Aruco Detection with Built-in Cameras
Recently Alex and I were working on Aruco board detection. In brief, our result was very unstable and seems wrong. We don’t understand why, especially the code we were using basically the official plugin code from OpencvUnity. So we split the team. She started to write the part for sensor fusion and I decided to work on Aruco detection from the scratch again.
Step 1, Get Aruco board work with USB camera
One step at a time. I try to fully get the Aruco code work first. The last time I used Aruco is around 9 months ago. At that time, I remember, I think I totally understood all the equations, variables, and coordinate system. Well, it seems I forgot those again. Now I need to get familiar with that again. Getting usb camera working is quite simple. With standard Matlab calibration, the Aruco detection went fine even without function refineDetection. That is really confusing.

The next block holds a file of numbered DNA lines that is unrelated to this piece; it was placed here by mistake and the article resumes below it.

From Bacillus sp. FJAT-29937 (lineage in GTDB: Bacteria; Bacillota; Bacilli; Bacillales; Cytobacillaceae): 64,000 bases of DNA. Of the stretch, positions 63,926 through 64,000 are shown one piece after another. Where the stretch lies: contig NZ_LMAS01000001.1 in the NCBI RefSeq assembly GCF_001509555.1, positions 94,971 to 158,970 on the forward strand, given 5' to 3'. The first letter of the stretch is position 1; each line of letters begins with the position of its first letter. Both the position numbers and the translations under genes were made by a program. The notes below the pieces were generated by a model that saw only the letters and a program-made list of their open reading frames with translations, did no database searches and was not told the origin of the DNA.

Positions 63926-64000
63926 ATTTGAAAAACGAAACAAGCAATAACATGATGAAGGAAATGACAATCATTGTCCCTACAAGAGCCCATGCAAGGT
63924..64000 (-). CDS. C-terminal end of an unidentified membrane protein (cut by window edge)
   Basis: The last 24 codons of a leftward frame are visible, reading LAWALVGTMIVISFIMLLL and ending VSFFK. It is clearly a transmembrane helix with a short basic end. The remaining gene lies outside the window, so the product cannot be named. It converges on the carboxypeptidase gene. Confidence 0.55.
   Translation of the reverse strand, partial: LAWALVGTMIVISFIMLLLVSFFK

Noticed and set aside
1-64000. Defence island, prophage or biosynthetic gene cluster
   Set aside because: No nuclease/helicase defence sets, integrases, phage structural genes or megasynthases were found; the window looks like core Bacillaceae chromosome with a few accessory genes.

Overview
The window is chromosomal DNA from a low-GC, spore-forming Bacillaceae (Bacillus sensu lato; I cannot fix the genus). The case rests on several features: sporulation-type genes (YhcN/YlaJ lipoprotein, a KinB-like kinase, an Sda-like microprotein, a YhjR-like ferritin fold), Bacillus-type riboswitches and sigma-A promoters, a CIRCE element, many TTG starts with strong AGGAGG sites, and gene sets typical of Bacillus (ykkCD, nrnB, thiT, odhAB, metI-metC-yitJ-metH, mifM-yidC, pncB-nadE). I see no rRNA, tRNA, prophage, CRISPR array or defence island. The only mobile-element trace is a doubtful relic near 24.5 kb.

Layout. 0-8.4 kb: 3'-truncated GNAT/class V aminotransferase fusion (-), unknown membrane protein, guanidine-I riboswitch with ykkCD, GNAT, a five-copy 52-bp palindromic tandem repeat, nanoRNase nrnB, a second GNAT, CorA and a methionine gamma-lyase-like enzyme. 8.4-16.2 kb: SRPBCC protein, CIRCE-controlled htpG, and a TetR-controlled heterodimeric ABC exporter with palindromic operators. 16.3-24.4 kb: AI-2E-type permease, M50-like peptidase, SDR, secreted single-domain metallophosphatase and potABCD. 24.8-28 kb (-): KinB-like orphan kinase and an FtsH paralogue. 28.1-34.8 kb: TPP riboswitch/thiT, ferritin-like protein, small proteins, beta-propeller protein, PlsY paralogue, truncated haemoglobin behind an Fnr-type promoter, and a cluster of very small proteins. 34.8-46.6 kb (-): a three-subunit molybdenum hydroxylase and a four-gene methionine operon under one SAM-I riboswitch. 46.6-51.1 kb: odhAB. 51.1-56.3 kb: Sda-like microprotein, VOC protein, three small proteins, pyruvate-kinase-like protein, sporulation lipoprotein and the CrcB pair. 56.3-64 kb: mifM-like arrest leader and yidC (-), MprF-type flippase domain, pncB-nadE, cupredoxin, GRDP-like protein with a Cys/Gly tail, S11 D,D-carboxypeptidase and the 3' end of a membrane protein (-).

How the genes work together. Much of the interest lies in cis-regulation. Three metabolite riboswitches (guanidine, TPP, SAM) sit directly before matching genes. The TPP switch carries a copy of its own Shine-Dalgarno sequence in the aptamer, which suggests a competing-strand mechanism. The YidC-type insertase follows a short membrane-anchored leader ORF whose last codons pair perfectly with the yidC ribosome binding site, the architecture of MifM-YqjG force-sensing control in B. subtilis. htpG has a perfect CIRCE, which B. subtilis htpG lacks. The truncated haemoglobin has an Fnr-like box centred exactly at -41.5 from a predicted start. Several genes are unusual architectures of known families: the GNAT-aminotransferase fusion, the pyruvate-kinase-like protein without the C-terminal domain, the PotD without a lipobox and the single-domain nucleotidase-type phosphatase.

Step 2. Seriously and carefully calibrate the iphone camera
We took a bunch of photos from iPhone’s front camera (well, last time Alex took 10 from the back camera….). The resolution is not standard. It is sth like 1376×1798 (from memory). So we still calibrated it and went with the new Aruco detection code. Weirdly, the rotation seems reasonable, but the position is so off. I talked to Connor about it because he has a mobile app which has the control of the camera center, aka he can shift the detection result. Then he told me basically the shift is about the camera matrix. Well, that means sth wrong with the calibration.
Step 3, Run capture app with built-in camera with unity
I started to realize that it is very possible the built-in camera in unity has different behavior from the camera app of iPhone itself. And this is the key! Once we get images from unity app and then calibrate the camera from those images. Aruco detection code worked perfectly, to some extent.